From a lay perspective, we know that it’s very useful for distributed information systems, and even desktop applications to be able to easily exchange data. It’s great from a user’s perspective to work with a well integrated software system. Imagine if you could automatically extract financial information from all of your financial service providers (credit cards, banks, brokers) into your favorite financial planning software. It’s not reality because the scope of the human and software-based information systems involved is large. Strong integration has occured on the personal computer desktop, since that’s a more tractable domain, where the disparate systems involved all run on a single computer, and most often are used and adminstered by one person. The Microsoft Office suite would be a good example, where you are able to easily share data between a word processor, a spreadsheet, a presentation tool and even a web browser.

Two Paths to Integration

The benefits of an integrated software system can only be realized when the back-end systems are able to communicate with each other. This back-end communication must be standardized in some way to enable large numbers of software developers to write applications that can interoperate.

In the past, systems were integrated using proprietary, vendor specific APIs. This meant vendor “lock-in” for customers. For example, if you wanted a spreadsheet that interoperated well with a word-processor, it helped to buy both products from the same vendor. Developing integrated software is much easier when all the engineers work in close contact under unified leadership.

In the world of networked information systems, as opposed to isolated desktop applications, it also eased interoperability to buy solutions from a single vendor. This mode of industry practice helped software integration in the short-run, but seemed to stifle software innovation in the long run.

The information systems industry has since evolved toward open standards. These industry-wide standards enable companies to compete in the creation of software products without requiring monopoly power to provide interoperability. A pervasive global information system has evolved rapidly since the rise of the commercial Internet. To enable integrated software experiences on this scale, vendors do not entertain the notion of one solution provider winning over all others. Instead, they hope to agree on methods to enable these systems to communicate with each other. Hence we have the current landscape surrounding the standards for communication between distributed systems over the Internet, the standards intended to enable a future filled with “web services”.

Impact of a Consulting Assignment with Laszlo Systems

Impact of a Consulting Assignment with Laszlo Systems

Notes on exposure to the ‘state-of-the-art’ of information technology during the last few months

Feeling more connected with the ‘state-of-the-art’ on the Internet. Partly the result of the last half-year of consulting with Laszlo Systems on the product launch of the Laszlo Presentation Server. Besides developing the original White Paper, various pieces of marketing collateral, and a product review guide, I also orchestrated the unveiling of the platform through a series of technology conferences and trade shows, including Demo 2003 , O’Reilly 2003 Emerging Technology Conference and JavaOne 2003 . The O’Reilly conference was particularly eye-opening, with a parade of IT industry luminaries speaking and in attendance. During this consulting stint, the LPS received a 2003 Webby Award nomination for technical achievement , alongside fellow nominees Google, Linux, Apache and phpBB. This nomination stunned the Laszlo engineering team, given the cult status of the other technologies recognized by the Webby committee. But the most rewarding part of the experience for me was the exposure to recent trends with programming languages, open standards and Web application development. I have been surprised by the variety of uses for XML from declarative application programming languages to server configuration files. In old age, I will look back feeling privileged to have participated in the early commercial development of the Internet.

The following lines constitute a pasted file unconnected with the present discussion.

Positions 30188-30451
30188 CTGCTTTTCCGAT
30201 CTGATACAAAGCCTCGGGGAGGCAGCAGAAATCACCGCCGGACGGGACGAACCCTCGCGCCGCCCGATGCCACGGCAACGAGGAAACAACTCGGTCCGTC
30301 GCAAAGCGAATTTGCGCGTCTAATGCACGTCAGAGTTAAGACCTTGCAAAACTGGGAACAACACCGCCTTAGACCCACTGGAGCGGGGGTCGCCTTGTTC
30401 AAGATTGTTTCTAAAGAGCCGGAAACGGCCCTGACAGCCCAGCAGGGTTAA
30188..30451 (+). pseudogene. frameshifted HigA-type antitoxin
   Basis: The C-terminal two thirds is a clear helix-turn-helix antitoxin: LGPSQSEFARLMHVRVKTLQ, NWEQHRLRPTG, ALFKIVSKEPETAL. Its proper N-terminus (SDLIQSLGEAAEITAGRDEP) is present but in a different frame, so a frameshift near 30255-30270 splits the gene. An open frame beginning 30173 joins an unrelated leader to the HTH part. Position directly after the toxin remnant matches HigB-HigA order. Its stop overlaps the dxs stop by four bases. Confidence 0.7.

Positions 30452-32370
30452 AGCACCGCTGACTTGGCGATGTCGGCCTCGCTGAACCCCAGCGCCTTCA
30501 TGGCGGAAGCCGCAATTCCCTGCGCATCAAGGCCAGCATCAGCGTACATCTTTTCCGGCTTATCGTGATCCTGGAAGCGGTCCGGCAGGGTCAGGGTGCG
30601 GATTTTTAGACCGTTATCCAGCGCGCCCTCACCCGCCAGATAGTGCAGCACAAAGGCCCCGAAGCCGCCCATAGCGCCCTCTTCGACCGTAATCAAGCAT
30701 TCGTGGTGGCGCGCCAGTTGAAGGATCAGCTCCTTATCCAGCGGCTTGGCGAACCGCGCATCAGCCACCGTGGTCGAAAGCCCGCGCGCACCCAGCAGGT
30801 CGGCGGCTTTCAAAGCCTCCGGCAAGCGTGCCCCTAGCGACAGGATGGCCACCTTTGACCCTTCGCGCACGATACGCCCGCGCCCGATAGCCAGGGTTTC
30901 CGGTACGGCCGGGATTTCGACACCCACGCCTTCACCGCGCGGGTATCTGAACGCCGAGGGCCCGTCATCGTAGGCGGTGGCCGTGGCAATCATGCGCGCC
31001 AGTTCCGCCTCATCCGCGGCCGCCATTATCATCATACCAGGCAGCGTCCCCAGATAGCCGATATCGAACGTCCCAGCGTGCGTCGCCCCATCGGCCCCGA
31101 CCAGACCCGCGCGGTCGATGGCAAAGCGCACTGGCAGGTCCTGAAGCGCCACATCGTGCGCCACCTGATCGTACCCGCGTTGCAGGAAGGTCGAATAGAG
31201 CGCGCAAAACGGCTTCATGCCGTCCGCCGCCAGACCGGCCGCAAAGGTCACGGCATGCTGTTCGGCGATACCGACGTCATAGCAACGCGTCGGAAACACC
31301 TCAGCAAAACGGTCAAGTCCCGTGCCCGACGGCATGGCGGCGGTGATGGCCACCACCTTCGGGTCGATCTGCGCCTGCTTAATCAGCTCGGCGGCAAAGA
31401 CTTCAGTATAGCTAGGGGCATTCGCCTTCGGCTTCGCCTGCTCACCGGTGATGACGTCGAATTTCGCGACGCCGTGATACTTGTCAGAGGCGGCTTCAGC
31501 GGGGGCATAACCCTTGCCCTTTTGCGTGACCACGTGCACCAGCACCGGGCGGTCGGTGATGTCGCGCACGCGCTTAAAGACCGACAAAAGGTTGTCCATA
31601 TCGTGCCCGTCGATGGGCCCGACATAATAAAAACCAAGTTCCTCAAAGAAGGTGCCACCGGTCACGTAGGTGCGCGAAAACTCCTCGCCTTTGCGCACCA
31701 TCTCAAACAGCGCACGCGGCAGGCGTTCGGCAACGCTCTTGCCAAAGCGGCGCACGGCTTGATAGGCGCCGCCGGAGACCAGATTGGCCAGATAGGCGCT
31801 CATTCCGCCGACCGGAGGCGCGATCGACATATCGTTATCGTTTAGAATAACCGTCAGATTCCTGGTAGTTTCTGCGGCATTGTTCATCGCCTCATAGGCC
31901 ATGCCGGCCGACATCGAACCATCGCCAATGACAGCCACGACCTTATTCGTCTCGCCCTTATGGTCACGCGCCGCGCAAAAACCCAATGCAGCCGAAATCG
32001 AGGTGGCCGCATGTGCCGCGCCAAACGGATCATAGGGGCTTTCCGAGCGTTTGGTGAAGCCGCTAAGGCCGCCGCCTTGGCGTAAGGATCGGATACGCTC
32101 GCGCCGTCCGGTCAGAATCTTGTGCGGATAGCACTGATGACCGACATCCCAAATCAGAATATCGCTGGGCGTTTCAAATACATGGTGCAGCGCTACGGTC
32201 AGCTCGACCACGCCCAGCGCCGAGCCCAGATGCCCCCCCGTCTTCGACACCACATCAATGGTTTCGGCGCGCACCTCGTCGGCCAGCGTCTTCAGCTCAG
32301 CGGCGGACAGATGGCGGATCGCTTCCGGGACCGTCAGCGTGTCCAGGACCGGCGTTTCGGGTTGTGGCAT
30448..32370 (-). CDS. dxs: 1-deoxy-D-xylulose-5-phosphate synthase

Project Kontak: term project for my IT sabbatical

Project Kontak: term project for my IT sabbatical

The end result of my Post-ATHM information technology sabbatical was my first complete, publicly deployed web application: Kontak, a personal contact application that permits a visitor on my Homepage to pop open a small browser window, and send email messages to my Web-email account or my cell phone, without knowing my actual account address information. In this manner, I shield those accounts from spammers, because I never give them out! Kontak also logs all messaging activity, so I can see who sent me what from where and when.

Kontak is based on the following set of technologies:

[1] The Web HTML forms, server-side ‘business logic’ and control of an SMTP mail server are all done in the PHP scripting language, running under the Apache Web Server on a Mac OS X 10.2 server.

[2] The message activity log is maintained in a MySQL database, running under Red Hat Linux 6.2 on a 2nd server (in my dining room data center ;-). PHP provides simple API’s to access databases built in MySQL.

[3] The Kontak app, or really the Apache Web Server behind it, is exposed on the open Web by maping the dynamic IP address provided by my dial-up ISP to a static hostname using the service at dyndns.org.

[4] As a security measure, the OS X server is shielded from the Internet behind a NAT router (Network Address Translation), which in turn provides the Internet connection via an integrated dial-up modem. The two servers powering Kontak are assigned private IP addresses within my development Intranet. The Web server’s IP and port number (80) are then mapped by the router to my public dynamic IP address, to recognize server requests from the open Web.

Kontak represents a grand tour of contemporary Web application technologies, and provides a hands-on understanding of how modern application developers make things happen on the Internet. All in all, a very rewarding journey for a software technology product-marketing person!

Monkeying with my Personal Homepage

Monkeying with my Personal Homepage

Learned something new from the blogger.com site today… the FAQ notes that our personal blogs can incorporate 3rd party search engines. heard good things about AtomZ’s free site search trial service, checked it out, and now have it integrated into my personal home page (linked off this blog). One virtue of this idle period is that I’ve been able to immerse myself in the boundless capabilities offered by various web application developers. So much functionality out there, that very few of us really know anything about…seems a lifetime could be spent only in cyberspace discovering all of it and trying to figure out what to do with it.